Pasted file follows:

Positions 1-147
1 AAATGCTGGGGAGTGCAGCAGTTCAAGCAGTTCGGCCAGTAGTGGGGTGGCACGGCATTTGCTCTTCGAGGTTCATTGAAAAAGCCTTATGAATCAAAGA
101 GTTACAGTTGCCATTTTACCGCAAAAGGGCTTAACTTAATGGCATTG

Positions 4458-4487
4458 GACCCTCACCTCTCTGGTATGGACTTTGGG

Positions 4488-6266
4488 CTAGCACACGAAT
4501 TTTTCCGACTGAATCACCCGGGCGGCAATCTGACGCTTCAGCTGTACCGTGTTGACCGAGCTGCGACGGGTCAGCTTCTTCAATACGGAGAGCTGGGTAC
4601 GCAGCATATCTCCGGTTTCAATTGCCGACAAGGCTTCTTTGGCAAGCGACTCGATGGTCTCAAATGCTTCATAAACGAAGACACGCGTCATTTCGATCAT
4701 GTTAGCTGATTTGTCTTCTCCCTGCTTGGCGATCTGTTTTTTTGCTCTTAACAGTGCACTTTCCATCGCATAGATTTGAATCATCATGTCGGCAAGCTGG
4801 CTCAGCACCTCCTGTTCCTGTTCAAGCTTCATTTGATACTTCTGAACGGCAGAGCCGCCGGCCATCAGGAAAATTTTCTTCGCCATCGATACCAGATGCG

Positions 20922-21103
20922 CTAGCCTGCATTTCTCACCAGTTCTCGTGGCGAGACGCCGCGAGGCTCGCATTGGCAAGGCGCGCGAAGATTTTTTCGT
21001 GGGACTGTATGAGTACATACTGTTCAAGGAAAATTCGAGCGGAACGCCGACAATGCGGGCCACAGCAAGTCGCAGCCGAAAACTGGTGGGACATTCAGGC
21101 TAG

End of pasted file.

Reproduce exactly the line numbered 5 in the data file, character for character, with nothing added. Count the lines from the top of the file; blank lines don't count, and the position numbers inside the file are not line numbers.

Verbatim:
4458 GACCCTCACCTCTCTGGTATGGACTTTGGG